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CT Outperforms MRI in Osteophyte Detection in Knees

Key Points:

  • While magnetic resonance imaging (MRI) adequately detects the size and presence of osteophytes (OPs) in the medial tibio-femoral compartment, it underestimates OPs in all other knee compartments of osteoarthritic patients.
  • CT may be helpful in the assessment of small osteophytes in all parts of the knee, particularly in early disease stages of OA.

Osteophytes (OP) are bony lumps that form in the knee bones and joints and are used to diagnose knee osteoarthritis (OA) on X-Rays.

Clinical trials will often use MRI to assess and grade OPs in arthritic knees. However, because the modality weights anatomical features based on density, OPs may be confused for fibrous or fatty soft tissue.

Computed Tomography (CT) is considered the imaging method of choice for analyzing mineralized structures such as OPs in all three knee compartments.

Dr. Roemer et al. out of the University of Erlangen-Nuremberg, Erlangen, Germany, conducted a study to rate the diagnostic performance of routine MRI  in observational studies and clinical trials of knee OA against CT. They found that MRI not only underestimates the presence of OPs, but also the size of them, in all three knee compartments.

The researchers used clinical data from the Strontium Ranelate Efficacy in Knee Osteoarthritis (SEKOIA) trial to make the comparison. OPs were scored using a modified MRI Osteoarthritis Knee Score (MOAKS) in the patellofemoral (PFJ), the medial tibio-femoral (TFJ), and the lateral TFJ. OP Size was assessed in 18 locations in the knee.

Results showed that across 1098 locations evaluated, the PFJ MRI only detected 69% of OPs that CT defined, medial TFJ MRI detected 77% OPs that CT defined, and the lateral compartment MRI only detected 68% of OPs that CT defined.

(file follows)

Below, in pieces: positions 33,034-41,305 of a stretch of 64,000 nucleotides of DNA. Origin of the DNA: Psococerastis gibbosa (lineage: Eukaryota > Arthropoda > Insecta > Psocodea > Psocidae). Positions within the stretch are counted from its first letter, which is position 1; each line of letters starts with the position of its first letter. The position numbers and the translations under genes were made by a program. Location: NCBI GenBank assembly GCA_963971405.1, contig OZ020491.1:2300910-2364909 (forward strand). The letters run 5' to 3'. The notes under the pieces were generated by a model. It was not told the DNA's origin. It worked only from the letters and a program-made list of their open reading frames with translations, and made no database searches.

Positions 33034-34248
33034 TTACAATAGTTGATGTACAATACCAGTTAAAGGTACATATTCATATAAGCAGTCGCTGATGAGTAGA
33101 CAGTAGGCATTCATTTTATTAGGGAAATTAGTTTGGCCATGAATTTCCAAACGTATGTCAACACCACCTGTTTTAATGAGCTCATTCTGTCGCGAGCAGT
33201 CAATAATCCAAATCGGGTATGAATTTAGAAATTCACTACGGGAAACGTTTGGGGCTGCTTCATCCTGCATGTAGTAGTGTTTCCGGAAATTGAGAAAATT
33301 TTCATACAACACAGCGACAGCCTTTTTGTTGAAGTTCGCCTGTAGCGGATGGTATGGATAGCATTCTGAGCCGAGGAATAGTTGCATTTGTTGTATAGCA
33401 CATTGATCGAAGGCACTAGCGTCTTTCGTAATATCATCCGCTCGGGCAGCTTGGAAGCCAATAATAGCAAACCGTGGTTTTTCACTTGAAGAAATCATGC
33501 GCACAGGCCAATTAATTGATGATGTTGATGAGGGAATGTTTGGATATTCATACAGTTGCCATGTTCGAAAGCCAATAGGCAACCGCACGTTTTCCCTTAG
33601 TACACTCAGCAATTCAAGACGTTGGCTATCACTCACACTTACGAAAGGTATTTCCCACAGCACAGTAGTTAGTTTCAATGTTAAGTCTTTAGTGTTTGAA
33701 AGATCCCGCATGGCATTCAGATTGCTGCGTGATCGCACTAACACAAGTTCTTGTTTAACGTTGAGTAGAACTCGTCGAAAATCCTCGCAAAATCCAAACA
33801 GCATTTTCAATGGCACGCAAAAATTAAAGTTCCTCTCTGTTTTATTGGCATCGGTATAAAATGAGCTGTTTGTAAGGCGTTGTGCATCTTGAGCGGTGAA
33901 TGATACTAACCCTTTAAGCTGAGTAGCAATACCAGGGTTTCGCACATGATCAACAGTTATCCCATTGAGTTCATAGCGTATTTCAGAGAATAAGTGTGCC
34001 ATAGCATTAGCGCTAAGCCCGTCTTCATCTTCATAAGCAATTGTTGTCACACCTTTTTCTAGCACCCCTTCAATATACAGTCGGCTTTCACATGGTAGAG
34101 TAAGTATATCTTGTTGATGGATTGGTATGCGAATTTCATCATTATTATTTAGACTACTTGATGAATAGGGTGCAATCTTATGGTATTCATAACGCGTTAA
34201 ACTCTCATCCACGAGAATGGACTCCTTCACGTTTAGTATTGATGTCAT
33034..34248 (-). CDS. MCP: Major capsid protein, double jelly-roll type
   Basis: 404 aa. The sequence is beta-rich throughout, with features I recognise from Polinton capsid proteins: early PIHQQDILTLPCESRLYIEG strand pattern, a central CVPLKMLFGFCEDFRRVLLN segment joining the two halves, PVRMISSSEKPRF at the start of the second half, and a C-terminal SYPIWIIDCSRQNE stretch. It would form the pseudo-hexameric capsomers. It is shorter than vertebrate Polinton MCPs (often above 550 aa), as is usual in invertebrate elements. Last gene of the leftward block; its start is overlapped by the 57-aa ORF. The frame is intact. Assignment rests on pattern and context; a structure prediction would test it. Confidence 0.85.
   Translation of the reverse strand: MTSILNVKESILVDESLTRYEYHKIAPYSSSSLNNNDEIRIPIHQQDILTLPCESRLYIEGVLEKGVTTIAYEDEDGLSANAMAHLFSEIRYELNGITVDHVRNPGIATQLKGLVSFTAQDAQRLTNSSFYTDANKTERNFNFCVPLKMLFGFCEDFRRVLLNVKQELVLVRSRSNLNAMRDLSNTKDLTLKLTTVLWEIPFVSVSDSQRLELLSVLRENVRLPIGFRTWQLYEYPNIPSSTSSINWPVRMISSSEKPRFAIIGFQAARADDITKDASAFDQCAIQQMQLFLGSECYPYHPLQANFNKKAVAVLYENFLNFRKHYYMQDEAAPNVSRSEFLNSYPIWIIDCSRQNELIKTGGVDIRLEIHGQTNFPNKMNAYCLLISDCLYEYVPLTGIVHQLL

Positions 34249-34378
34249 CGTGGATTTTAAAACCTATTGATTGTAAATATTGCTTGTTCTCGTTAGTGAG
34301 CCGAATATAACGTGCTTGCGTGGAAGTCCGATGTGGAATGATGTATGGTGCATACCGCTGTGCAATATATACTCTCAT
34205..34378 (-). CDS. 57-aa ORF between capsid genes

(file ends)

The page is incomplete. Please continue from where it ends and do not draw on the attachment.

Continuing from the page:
When it came to OP size, the PFJ MRI underestimated the size 21% of the time. The medial TFJ MRI underestimated the size of the OPs 20% of the time. The lateral TFJ MRI underestimated OP size 15% of the time.

Regarding diagnostic performance for any OP detection, the medial TFJ MRI had a sensitivity of 0.91 and a specificity of 0.67.

Researchers concluded that MRI does in fact underestimate the presence and size of OPs in all 3 knee compartments. The medial compartment is considered the most relevant in disease-modifying OA drug trials; and MRI did demonstrate a sensitivity of >0.9 in that region. It was noted, however, that CT can be particularly helpful when assessing small OPs during early onset of the disease.

In the research setting, weight bearing CT (WBCT) imaging could be a useful tool. WBCT requires less infrastructure modifications than conventional CT and is simple to operate. Because WBCT uses a low power X-Ray source, patients are exposed to less dose than they would be in a conventional CT exam. As a bonus, researchers can observe joint space narrowing across the knee joint.

CurveBeam AI is the industry leader in WBCT imaging. CurveBeam AI’s HiRise provides functional 3D imaging of the entire lower extremities.

Click here to read about a new proposed OA classification method using WBCT.

Roemer FW, Engelke K, Li L, Laredo JD, Guermazi A. MRI underestimates presence and size of knee osteophytes using CT as a reference standard. Osteoarthritis Cartilage. 2023 Feb 14:S1063-4584(23)00594-0. doi: 10.1016/j.joca.2023.01.575. Epub ahead of print. PMID: 36796577.

Conti, Matthew S. MD; Ellis, Scott J. MD. Weight-bearing CT Scans in Foot and Ankle Surgery. Journal of the American Academy of Orthopaedic Surgeons 28(14):p e595-e603, July 15, 2020. | DOI: 10.5435/JAAOS-D-19-00700

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